So, we have the beginnings of a measurable approach to change; we know where we are now and we should know what the desired outcomes are. The difference is what we need to measure.
Of course, the problem remains that not all changes can be measured in strictly cash value terms, which is what many people consider to be the true meaning of ROI. I go back to the point I made earlier – how do you measure the value of a conversation or some information shared? The answer is, you don’t, and the sooner that everyone recognises this the better. Measuring impact can be just as important as measuring value. The impact might be things like improved customer satisfaction (measured using surveys), or less time to complete a task, or improved staff morale (measured using surveys). Any of these can – and potentially will – have an effect in terms of cash value to the organisation, but I firmly believe that converting impact to cash value is an exercise in futility, since more often than not, the formulae and algorithms have too many variables.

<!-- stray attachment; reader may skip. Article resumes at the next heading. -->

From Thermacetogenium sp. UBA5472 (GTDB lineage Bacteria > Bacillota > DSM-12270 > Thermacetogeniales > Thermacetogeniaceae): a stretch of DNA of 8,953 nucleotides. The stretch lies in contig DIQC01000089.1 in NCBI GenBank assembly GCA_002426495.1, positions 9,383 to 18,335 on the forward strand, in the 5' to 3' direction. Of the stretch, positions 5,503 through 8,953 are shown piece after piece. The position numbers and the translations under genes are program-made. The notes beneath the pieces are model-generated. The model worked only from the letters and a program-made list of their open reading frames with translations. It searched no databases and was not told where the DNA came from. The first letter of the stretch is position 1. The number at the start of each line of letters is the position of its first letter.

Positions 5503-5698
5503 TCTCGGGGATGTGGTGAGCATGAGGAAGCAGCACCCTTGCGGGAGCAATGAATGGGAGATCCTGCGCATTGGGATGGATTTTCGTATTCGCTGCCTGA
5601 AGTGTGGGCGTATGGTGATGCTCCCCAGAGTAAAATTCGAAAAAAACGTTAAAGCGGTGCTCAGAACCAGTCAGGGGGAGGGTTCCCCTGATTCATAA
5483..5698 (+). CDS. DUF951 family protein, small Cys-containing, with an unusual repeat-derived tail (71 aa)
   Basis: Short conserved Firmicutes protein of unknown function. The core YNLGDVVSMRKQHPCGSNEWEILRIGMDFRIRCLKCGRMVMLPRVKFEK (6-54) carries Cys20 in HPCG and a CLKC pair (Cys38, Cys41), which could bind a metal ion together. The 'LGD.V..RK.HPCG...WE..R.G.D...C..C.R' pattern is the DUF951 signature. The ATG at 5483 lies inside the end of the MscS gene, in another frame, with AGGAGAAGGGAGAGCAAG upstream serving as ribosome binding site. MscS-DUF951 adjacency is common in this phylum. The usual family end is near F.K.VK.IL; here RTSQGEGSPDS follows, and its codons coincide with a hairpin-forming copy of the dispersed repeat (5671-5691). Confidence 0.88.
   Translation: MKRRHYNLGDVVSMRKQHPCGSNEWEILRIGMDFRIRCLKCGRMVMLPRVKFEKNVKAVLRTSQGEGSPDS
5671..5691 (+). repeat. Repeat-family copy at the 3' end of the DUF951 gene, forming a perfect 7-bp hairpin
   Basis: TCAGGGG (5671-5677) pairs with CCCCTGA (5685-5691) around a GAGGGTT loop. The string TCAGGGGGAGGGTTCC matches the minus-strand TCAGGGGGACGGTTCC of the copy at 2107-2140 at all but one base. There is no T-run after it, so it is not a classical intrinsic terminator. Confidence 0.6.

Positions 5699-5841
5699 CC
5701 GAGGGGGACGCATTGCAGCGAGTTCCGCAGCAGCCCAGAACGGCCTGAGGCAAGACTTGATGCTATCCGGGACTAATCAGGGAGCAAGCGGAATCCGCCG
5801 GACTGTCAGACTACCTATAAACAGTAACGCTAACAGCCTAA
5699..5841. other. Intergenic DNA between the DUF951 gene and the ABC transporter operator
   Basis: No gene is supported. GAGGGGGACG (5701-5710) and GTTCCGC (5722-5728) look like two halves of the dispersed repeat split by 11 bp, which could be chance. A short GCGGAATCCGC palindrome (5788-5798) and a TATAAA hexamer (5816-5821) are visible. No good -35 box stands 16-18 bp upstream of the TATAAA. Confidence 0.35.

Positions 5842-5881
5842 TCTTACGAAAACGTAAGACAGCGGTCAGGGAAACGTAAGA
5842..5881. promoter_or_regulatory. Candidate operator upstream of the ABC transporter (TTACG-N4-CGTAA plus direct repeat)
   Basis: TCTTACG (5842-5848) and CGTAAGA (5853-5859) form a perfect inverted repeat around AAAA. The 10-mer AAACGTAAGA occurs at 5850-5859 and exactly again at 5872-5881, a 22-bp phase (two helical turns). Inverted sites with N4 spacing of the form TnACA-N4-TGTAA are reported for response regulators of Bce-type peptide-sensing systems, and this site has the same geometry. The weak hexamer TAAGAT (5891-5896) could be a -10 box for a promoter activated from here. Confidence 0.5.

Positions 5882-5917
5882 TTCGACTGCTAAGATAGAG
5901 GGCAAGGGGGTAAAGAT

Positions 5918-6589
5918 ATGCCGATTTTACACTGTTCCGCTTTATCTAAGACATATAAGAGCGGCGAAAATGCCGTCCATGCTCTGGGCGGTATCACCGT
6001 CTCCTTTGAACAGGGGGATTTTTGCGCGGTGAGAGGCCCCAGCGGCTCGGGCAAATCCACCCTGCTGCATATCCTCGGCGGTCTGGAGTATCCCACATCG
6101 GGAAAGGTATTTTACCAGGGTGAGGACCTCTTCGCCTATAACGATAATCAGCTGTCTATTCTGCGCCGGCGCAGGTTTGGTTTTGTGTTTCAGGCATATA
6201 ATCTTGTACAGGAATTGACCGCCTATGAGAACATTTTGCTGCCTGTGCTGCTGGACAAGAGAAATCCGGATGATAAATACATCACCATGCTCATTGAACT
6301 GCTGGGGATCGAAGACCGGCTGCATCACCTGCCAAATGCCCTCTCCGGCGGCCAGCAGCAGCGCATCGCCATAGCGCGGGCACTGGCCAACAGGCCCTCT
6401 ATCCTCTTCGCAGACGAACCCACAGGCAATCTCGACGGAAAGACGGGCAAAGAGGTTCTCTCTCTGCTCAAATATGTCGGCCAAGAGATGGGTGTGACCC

So, in terms of ‘ROI’, think ‘Return on Impact’ rather than Return on Investment when considering Knowledge management strategies, and develop the strategy from the starting point of getting staff to justify the present status quo. After all, change is part of life, and as Darwin once said:
It is not the strongest of the species that survive, nor the most intelligent, but the one most responsive to change.
Wednesday, 9 June 2010
LSE event - free to attend on a first come, first served basis.